Is the Bloom Coming Off China’s Manufacturing Rose?

July 18, 2011

Manufacturing in Mexico was seen at the turn of the millennium, and prior that, as the hands down preferential location for U.S. and Canadian manufacturers to set up shop to reduce their costs and to enhance their price competitiveness in North American markets.

Manufacturing in Mexico, under the Maquiladora program, enabled companies to access resources on both sides of the international boundary to exploit comparative economic advantages that facilitated their successful participation in international markets.  In about 2002, however, Mexico’s exclusive position in this regard began to change.  China began to assert itself as the global leader in low cost manufacturing.

From the period 2002 – 2007, manufacturing in Mexico underwent a significant transformation.  Whereas prior to these years, Mexico was seen as the preferred venue for all types of low cost manufacturing, the appearance of China on the international manufacturing scene provoked a significant change.  During the years under consideration, many manufacturers in Mexico producing low-tech and high-volume products shifted their production to China. In 2002, China’s manufacturing wage was a third of that found in Mexico.    As a result, Mexico became a location that was preferred more and more by companies whose production was increasingly characterized as being high-mix, low-volume.  Manufacturing in Mexico was also the preferred choice by companies that required quick turnaround times, were subject to impact order demands, incorporated a high degree of engineering into their products and built items that were heavy in intellectual property content.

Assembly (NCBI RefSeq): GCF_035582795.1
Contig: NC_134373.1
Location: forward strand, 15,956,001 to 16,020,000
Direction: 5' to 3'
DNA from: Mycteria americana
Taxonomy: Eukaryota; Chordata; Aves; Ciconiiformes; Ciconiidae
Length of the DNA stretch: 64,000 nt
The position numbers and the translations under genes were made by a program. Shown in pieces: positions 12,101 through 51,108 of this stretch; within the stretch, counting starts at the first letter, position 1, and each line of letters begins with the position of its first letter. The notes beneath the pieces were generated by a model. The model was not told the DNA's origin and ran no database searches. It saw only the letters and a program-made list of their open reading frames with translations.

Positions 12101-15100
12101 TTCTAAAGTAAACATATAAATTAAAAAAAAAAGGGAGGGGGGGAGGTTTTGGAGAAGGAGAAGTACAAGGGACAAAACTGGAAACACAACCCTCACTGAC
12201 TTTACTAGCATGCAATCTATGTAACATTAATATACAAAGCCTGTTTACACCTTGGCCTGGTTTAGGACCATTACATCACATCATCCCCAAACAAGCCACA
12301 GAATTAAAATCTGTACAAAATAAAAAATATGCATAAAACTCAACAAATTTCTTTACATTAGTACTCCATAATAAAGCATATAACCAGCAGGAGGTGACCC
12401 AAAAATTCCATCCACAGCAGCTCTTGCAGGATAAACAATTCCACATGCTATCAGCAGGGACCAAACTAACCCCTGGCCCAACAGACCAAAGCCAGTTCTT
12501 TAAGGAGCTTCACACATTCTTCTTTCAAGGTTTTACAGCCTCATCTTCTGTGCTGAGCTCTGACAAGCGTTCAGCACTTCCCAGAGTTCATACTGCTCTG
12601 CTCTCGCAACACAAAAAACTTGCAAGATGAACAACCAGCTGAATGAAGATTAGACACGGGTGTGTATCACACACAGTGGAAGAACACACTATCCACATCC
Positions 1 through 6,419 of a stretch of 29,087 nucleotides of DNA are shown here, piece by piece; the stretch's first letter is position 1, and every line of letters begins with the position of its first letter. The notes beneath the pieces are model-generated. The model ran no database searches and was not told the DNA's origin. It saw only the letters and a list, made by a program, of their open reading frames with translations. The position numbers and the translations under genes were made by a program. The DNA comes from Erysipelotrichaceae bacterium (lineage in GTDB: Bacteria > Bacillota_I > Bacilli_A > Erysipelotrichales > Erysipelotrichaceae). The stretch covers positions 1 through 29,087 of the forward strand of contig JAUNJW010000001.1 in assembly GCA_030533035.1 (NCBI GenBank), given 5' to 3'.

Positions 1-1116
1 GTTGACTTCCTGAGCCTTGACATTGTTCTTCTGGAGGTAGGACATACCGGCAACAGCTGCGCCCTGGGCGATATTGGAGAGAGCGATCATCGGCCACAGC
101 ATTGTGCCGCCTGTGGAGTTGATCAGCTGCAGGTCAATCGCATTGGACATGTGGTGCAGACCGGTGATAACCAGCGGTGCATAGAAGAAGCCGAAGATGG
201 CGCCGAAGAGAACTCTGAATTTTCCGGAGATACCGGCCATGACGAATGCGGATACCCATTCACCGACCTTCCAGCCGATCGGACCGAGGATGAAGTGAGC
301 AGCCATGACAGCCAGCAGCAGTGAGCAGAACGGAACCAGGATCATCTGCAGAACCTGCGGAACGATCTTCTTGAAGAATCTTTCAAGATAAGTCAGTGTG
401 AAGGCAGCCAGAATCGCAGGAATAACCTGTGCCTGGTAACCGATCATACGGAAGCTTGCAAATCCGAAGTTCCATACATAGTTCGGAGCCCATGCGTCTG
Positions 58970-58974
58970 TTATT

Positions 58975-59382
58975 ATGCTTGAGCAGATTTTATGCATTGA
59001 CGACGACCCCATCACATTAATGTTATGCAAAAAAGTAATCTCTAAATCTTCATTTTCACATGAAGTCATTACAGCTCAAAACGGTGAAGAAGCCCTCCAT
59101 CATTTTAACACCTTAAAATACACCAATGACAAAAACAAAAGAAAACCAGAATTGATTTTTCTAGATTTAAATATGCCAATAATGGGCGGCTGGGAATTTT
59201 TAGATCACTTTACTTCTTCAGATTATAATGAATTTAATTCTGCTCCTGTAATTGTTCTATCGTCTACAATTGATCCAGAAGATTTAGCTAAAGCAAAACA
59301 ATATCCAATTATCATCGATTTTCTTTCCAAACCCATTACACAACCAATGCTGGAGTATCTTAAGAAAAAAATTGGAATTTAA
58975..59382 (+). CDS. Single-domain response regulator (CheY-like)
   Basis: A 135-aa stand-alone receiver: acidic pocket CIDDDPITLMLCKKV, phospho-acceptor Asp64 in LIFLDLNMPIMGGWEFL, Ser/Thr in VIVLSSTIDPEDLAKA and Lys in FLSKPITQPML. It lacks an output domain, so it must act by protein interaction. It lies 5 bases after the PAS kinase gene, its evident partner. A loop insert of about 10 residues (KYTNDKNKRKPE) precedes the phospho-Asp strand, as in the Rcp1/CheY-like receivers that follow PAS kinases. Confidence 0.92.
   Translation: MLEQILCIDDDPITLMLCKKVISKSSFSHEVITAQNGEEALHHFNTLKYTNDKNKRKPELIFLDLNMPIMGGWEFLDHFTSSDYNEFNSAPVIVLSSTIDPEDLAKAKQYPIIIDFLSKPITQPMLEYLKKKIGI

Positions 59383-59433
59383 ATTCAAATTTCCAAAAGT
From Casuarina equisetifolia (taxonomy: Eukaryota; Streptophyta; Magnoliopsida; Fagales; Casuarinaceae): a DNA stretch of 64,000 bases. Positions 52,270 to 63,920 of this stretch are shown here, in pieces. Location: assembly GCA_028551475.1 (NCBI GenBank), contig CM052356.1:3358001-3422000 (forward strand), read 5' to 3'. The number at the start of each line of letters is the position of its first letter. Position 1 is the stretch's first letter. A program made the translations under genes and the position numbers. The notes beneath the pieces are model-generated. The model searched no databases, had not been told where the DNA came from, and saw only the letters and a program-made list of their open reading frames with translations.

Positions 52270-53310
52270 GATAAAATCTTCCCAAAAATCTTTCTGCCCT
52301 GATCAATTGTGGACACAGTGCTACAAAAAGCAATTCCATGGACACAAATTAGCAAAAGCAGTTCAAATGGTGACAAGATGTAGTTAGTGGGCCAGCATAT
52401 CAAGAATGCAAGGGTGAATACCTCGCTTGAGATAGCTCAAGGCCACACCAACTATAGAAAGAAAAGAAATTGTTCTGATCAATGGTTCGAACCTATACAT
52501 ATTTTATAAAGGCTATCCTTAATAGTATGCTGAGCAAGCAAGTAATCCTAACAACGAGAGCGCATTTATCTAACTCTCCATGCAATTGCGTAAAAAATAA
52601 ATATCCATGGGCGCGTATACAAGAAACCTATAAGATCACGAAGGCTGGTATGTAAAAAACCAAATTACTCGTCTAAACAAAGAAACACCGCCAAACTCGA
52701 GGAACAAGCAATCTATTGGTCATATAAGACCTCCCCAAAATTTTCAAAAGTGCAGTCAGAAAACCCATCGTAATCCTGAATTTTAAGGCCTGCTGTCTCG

With the advent of higher fuel prices for manufacturers over the last several years, and as a result of some of the natural consequences of China’s economic growth, many companies that ceased manufacturing in Mexico have decided to rethink their strategies and, in some cases, have returned to North America.

These days the bloom is somewhat off China’s manufacturing rose for a variety of reasons:

  • Higher fuel prices combined with a rising cost of labor in China has made the “China Price” not as attractive as it used to be Vis a Vis Mexico.
  • Companies are less willing to absorb “floating inventory” costs.  (Goods take 45 days on average to reach the U.S.  from China), as well as other hidden costs that accompany a far flung supply chain.
  • China’s government has lowered export tax rebates on many items.
  • The Yuan has appreciated 11% against the $US dollar since 2005, and wages have risen 7-8% per annum during the same period.
  • Due to the large influx of investment, skilled labor has been more difficult to find in China’s main coastal industrial areas.


Today manufacturing in Mexico is once again taking its place as the preferred low cost choice of North American manufacturers supplying the North American market.  Although some low-mix, high-volume products are still unequivocally more advantageously produced in China (these include toys, apparel and solar modules, for instance), “all-in” manufacturing costs in Mexico are 68% of those in the United States.  This compares to 73% in India, near 86% in China and 91% in Brazil.

Manufacturing in Mexico is the logical low-cost choice for companies seeking to increase their competitiveness in North American markets.   In the last few years some of the bloom has come off China’s manufacturing rose.



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